July 11th, 2004
in 1533, Cardinal Clement of Rome broke with Pope Henry VIII of the Holy British Empire, establishing the Reborn Roman Church of God. The Cardinal and his followers had apparently taken heart at Pope Henry’s leniency towards Protestants, and thought that this was an opportune time to regain the prominence Rome was had in the Christian community. Henry proved him wrong 4 years later by having him executed; the RRC was annihilated, and no Roman clergyman has ever since attempted to reassert their dominance in spiritual affairs.
in 1656, Ann Austin and Mary Fisher, the first 2 members of the violent Quaker sect to arrive in America, go on a violent killing spree before being captured by colonial authorities. Their method was to convert someone to their religion, absolving them of their sins, then kill them while they were still “blameless”, so that they would go straight to Heaven. Fisher, at her trial, stated, “I will take the sin on me, for I have seen a hundred men to Heaven.” It is unknown if this was true or a boast, but the pair were executed for at least 10 murders.
in 1754, famed scatologist Thomas Bowdler was born. A medical doctor by profession, his avocation was making bawdy versions of classical works, especially Shakespeare. His “Fable of the cad, Romeo, and his strumpet, Juliet”, is generally considered the most filthy work to come out of the 18th century.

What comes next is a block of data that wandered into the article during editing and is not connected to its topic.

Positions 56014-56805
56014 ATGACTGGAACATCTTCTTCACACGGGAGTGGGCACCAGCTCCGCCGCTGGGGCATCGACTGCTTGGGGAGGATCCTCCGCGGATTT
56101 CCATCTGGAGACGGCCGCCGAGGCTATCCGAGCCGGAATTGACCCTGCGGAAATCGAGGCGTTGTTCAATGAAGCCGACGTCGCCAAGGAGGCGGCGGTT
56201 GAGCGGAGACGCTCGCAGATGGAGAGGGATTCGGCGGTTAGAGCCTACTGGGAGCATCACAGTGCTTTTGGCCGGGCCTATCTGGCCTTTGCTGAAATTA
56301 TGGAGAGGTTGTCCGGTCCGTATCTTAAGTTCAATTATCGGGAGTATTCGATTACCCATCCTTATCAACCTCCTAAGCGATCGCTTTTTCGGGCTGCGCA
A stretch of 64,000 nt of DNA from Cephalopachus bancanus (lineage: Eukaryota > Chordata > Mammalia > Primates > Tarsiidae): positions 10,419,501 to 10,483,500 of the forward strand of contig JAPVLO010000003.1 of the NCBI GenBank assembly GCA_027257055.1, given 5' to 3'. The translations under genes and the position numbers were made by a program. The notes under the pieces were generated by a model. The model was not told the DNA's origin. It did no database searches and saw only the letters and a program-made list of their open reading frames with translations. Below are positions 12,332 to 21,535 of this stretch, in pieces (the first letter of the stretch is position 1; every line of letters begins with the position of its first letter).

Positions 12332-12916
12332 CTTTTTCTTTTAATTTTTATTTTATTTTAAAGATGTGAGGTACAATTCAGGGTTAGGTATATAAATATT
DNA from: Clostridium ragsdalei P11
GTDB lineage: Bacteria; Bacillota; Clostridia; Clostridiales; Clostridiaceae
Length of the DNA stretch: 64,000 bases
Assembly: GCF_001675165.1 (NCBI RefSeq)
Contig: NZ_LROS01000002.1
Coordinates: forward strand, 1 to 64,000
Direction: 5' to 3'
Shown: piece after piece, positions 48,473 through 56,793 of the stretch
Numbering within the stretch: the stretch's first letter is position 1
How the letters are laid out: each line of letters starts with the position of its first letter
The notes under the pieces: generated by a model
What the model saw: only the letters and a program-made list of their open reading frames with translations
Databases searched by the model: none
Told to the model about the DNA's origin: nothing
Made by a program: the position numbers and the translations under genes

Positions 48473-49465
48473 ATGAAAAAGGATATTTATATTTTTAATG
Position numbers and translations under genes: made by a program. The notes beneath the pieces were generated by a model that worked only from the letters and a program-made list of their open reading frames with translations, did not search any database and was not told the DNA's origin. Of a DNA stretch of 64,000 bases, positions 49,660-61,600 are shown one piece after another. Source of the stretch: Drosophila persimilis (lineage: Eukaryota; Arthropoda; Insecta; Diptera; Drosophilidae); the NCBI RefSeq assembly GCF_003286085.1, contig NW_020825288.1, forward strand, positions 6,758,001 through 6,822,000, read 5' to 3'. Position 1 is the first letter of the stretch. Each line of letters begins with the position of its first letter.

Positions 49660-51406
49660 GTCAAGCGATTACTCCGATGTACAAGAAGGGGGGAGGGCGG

in 1786, the Mlosh of North America are criticized as appeasers for paying the pirates of Morocco £10,000 to stop their attacks on ships coming from North American shores. The tactic seems to work, though, and many other governments follow suit. In 1800, the government of Morocco, composed of many of these same pirates, is the first foreign power to recognize the North American Confederation.
in 1804, Alexander Hamilton kills Vice-President Aaron Burr in a pistol duel near Weehawken, New Jersey. Hamilton is arrested and tried for treason; his federalist and economic ideas are branded as the work of a raving madman, and fall out of favor with the public.
in 1934, Eddies at 10 colleges were linked together by the fledgling Knowledge Railroad and began sharing information. Pascal-Edison had technicians working round the clock at each campus to ensure the smooth operation of the Eddies, and the successful test led to the growth of the Railroad to hundreds of other colleges and large institutions within the next year.
in 2002, at the coronation of the Comte de St. Germaine as Pope Righteous I of the Holy British Empire, a trio of Protestants burst in and attempt to assassinate him. The woman of the group, Diana Spencer, manages to plunge her knife into the back of St. Germaine’s head, all the way up to the hilt. St. Germaine hovers near death’s door for seven days, but miraculously recovers, lending even further strength to the rumors that he has been called by God to lead the Empire.
in 1381, following the unrest after Malik al-Shabazz’s assassination, the Caliphate of Africa grants full political rights to all non-Muslims. The move is condemned across Islam, but the unrest in Africa does ease.
Sunday, July 11, 2004
July 11th, 2004
TIAH Editor says we'd like to move you off the blog, if you're browsing the archives - and most people are - more than half of them are already on the new site. We need to be sure the new web site accomodates your archive browsing needs because we don't want to lose any readers. Please supply any feedback or comments by email to the Editor and please note the blogger site is shutting on December 1st.